Originally published in January 2008 in Canadian Home and Country
A Toronto designer proves that one man’s trash is another man’s treasure
Each day, Michael Simardone weaves his bike through the laneways in Toronto’s historic neighbourhoods, where Garbage Day is like Christmas to this custom furniture designer. “If there’s a bin, I’m in,” he says, speaking of the objects relegated curbside by homeowners. “Last week I fashioned a headboard out of a baseboard and mantel.”
Working from his west-end studio, Michael designs and builds furniture from discarded materials gleaned from local renovation projects. Georgian mouldings, Arts and Crafts banisters, Edwardian crystal doorknobs and Victorian windows (with their distinctive float glass panels) all get reused in ways that often have little to do with their original
“The historical details are important,” says Michael. “I feel like I’m preserving our heritage. I’m also a longtime tree hugger, so recycling Toronto’s bits is really what it’s all about for me.”
But if Michael’s calling seems natural now, it wasn’t always the case. His early experience with woodworking was a Grade 7 shop class, where a room full of 13-year-old boys were taught the intricacies of tongue-and-groove by a nun. “It was so regimented, I wanted to get as far away from trade as possible.”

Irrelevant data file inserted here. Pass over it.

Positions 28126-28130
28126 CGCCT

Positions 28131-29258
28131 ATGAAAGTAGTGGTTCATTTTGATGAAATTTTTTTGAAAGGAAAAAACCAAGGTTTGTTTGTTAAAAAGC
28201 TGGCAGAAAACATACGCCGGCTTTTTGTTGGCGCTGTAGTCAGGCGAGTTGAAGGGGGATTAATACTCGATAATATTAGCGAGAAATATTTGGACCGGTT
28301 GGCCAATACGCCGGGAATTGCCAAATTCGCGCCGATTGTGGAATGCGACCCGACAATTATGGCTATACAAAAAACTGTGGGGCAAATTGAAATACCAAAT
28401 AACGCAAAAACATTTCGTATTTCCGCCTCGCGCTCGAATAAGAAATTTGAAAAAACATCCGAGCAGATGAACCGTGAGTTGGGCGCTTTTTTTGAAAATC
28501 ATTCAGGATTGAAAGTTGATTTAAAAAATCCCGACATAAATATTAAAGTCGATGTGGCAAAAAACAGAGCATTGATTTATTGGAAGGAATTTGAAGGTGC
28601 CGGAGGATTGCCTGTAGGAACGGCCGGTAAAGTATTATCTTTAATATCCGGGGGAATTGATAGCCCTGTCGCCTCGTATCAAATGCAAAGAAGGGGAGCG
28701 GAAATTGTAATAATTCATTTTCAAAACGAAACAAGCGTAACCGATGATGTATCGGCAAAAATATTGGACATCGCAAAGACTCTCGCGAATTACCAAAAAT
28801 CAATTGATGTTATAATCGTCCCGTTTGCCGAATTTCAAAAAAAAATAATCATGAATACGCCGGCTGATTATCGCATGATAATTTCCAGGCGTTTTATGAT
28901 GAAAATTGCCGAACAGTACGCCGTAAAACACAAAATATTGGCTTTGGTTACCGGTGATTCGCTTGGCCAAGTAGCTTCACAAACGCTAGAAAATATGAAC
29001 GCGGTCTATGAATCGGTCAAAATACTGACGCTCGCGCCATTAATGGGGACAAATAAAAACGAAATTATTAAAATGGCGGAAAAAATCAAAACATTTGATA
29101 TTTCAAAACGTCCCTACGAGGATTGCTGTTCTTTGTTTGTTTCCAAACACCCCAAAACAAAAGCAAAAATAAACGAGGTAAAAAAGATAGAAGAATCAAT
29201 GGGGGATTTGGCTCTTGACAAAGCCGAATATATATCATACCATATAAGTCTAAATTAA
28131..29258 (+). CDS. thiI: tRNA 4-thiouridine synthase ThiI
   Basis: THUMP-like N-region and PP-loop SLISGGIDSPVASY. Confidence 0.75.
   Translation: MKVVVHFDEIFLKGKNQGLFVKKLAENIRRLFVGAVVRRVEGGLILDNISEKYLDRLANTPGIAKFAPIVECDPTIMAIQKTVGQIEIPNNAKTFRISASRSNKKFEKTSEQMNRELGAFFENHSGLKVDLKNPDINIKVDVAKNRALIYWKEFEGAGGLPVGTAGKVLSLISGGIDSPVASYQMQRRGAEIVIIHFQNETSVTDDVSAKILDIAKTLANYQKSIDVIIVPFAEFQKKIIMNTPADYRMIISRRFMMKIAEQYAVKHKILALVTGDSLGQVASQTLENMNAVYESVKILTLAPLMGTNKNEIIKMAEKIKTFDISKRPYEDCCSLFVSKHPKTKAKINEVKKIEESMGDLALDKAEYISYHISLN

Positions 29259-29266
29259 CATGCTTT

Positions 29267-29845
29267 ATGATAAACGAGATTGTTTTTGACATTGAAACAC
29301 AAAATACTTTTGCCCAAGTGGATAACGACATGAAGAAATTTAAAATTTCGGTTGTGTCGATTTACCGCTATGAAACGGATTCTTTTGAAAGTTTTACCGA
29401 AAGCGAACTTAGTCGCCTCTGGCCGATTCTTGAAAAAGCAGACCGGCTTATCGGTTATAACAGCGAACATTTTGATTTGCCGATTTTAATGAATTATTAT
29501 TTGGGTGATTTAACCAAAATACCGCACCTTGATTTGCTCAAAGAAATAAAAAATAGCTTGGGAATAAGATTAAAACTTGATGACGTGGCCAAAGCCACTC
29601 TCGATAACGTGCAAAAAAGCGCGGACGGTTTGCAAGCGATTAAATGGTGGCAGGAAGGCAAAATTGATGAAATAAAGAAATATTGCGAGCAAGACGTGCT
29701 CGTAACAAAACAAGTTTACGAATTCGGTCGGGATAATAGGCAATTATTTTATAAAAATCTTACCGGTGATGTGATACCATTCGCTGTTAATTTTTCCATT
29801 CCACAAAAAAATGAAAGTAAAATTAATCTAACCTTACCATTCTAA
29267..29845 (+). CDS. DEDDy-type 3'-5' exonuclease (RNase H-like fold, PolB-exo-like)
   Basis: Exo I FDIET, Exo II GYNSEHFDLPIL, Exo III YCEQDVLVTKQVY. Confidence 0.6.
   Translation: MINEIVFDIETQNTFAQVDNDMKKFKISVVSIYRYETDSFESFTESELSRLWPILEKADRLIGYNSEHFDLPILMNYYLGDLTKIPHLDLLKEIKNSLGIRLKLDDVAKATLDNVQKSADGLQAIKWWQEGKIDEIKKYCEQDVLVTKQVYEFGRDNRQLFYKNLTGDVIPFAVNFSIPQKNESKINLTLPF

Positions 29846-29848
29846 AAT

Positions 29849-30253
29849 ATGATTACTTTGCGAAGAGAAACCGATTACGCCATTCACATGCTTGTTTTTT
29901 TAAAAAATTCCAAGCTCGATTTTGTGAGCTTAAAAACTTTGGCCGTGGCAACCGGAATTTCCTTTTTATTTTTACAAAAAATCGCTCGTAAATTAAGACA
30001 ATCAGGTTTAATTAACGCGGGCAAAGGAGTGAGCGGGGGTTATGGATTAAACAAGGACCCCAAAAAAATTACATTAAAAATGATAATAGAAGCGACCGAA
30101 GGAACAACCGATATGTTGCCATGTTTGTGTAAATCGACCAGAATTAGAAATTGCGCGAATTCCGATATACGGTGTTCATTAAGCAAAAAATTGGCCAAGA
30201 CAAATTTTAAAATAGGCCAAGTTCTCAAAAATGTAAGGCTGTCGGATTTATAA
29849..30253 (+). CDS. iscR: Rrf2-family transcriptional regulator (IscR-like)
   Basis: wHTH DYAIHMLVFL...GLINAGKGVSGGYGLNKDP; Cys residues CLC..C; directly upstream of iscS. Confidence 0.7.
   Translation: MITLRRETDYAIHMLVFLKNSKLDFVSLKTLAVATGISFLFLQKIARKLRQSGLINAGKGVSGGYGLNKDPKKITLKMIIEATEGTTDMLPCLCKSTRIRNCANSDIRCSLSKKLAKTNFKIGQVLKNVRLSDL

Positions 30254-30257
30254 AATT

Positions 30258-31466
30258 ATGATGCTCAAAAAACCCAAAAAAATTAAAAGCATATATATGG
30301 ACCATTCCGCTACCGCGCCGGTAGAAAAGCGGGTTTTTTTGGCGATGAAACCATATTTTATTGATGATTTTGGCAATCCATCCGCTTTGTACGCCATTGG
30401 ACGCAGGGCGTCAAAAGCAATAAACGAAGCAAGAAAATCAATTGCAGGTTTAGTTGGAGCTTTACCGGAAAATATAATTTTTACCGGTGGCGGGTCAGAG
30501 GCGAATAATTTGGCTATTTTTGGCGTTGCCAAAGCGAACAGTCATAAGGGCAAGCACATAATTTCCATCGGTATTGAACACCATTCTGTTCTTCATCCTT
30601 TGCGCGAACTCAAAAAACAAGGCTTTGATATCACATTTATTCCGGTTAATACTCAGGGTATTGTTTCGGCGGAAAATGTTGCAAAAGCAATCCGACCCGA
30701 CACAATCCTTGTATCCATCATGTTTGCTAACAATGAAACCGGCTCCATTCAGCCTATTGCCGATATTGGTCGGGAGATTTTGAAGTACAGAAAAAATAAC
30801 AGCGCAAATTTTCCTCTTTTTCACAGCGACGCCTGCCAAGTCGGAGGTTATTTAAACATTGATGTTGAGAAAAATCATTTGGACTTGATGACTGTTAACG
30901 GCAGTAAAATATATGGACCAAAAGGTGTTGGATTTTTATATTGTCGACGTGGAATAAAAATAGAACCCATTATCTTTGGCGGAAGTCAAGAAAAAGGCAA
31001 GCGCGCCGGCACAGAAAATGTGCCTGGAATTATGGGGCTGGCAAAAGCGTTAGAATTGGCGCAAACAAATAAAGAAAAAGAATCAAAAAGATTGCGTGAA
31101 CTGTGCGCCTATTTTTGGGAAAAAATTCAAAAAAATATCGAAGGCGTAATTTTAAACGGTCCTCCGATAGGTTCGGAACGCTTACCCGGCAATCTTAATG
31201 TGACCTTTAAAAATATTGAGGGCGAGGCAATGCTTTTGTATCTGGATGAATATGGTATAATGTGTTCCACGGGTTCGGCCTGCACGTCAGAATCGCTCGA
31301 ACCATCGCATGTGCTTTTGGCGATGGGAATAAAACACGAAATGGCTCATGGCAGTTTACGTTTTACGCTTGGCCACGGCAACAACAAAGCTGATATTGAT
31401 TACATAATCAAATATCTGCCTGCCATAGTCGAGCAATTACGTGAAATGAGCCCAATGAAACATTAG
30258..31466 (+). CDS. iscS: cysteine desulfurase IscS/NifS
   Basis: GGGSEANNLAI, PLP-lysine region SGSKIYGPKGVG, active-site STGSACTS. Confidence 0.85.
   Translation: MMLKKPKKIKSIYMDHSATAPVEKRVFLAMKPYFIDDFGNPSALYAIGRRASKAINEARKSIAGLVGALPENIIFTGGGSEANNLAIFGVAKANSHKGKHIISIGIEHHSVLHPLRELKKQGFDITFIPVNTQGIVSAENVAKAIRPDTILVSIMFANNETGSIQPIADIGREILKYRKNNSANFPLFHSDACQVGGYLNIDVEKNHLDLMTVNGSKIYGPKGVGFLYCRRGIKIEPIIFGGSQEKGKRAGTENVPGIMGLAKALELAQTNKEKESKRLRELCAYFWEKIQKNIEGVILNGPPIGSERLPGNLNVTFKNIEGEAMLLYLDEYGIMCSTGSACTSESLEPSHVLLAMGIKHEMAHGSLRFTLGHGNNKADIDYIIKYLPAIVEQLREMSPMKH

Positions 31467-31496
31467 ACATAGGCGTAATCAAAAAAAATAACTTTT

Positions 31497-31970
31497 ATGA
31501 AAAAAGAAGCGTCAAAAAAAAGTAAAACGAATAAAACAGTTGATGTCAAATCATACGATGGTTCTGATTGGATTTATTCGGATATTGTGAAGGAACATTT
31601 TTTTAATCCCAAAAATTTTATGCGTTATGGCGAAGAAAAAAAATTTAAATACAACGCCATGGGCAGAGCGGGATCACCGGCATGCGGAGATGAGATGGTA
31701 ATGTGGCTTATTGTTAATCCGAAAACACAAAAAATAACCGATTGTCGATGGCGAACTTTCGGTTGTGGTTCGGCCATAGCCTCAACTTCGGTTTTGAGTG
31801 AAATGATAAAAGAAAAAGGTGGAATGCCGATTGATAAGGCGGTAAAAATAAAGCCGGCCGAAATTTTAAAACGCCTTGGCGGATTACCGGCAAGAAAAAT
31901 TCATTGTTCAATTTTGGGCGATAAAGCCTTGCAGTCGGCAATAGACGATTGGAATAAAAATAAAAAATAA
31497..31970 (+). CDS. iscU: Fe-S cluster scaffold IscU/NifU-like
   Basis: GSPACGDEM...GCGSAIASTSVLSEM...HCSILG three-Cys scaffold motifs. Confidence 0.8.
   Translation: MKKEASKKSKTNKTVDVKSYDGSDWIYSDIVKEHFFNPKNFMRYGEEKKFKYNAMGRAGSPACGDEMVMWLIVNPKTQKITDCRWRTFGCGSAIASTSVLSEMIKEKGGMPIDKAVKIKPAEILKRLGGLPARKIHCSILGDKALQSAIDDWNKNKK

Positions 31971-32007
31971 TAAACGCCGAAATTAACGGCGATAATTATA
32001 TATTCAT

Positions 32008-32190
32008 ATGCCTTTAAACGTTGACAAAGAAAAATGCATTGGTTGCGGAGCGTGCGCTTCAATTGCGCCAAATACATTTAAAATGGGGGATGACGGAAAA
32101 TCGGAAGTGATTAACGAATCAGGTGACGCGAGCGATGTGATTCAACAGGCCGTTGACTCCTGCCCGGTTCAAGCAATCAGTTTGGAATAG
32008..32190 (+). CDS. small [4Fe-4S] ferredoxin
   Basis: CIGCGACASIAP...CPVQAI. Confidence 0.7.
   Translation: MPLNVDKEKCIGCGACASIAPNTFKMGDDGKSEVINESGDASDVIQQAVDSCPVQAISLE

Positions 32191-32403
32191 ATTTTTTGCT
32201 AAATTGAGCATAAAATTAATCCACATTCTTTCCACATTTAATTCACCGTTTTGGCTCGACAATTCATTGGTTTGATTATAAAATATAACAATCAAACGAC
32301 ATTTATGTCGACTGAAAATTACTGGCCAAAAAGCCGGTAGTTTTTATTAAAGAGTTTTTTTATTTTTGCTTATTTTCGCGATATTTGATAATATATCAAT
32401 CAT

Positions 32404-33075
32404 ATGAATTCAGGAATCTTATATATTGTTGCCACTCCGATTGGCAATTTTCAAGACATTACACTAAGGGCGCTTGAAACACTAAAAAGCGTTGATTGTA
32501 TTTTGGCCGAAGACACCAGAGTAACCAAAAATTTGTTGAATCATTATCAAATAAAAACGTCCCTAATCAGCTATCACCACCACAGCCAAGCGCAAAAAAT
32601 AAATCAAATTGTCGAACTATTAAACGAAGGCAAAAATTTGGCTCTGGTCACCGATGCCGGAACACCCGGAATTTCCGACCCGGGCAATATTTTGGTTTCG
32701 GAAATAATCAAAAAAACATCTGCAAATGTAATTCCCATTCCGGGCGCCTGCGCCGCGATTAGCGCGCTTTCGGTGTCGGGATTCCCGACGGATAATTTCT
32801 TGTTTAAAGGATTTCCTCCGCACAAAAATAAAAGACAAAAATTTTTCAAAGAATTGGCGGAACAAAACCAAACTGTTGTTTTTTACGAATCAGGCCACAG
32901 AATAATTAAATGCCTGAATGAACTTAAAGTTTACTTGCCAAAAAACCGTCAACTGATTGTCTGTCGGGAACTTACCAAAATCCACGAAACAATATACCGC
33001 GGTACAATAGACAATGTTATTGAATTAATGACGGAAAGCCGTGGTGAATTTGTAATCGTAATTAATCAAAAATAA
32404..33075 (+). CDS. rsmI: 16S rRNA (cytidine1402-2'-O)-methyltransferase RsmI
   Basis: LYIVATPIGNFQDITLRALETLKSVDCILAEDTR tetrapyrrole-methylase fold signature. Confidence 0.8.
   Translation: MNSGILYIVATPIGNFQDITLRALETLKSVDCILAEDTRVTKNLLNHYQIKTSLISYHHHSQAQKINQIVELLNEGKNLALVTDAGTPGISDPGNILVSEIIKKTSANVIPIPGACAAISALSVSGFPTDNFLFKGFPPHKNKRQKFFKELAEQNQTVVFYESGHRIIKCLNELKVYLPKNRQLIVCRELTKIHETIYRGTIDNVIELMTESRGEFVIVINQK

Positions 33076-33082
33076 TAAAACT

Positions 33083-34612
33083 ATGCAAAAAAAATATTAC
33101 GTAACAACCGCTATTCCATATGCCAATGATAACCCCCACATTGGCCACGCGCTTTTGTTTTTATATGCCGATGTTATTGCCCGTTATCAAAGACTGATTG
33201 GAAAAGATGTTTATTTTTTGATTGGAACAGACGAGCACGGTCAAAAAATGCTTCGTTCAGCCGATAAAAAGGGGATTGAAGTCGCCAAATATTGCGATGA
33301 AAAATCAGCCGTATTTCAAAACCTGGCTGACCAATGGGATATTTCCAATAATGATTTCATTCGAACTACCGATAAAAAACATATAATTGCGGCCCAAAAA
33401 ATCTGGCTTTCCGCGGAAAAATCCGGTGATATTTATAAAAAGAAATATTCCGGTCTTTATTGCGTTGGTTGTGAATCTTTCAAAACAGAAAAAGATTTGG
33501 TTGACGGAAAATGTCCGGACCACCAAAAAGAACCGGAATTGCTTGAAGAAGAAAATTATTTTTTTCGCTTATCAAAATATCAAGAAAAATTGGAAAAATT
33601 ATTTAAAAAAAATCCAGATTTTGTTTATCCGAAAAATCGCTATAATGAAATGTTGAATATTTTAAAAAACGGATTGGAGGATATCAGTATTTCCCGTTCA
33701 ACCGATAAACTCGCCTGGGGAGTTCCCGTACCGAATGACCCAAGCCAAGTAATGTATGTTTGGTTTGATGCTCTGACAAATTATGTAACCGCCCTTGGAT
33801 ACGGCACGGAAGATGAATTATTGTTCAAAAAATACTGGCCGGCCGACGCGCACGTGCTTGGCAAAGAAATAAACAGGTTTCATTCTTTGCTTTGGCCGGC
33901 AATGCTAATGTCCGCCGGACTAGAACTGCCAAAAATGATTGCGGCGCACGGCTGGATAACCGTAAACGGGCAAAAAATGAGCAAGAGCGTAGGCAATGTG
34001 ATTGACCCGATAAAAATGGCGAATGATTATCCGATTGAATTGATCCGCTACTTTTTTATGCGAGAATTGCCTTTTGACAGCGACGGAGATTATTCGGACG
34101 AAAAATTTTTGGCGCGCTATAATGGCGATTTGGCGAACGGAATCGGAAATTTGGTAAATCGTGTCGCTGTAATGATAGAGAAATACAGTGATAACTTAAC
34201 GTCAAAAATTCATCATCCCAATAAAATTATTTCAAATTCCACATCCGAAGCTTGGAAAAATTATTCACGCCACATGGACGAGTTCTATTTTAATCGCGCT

Michael dutifully studied for a psychology degree — “growing up, the focus in my family was on academics,” he says — but his textbook readings only made him think, “‘Hey, I’ve got those symptoms.’” Rolling up his diploma and ignoring the ghosts of shop classes past, Michael convinced a series of local woodworkers to teach him carpentry before striking out on his own in 2000. When he first started working with recycled materials, people happily donated scraps of their old furniture. Lately, however, he’s been paying to take it away, and he sometimes stops to wonder what will happen when the supply of old materials runs out.
But this industrious inventor figures he’ll just start recycling from another era. “I appreciate and respect all styles,” Michael explains. That’s when he gets back on his bike and resumes his journey down memory lane.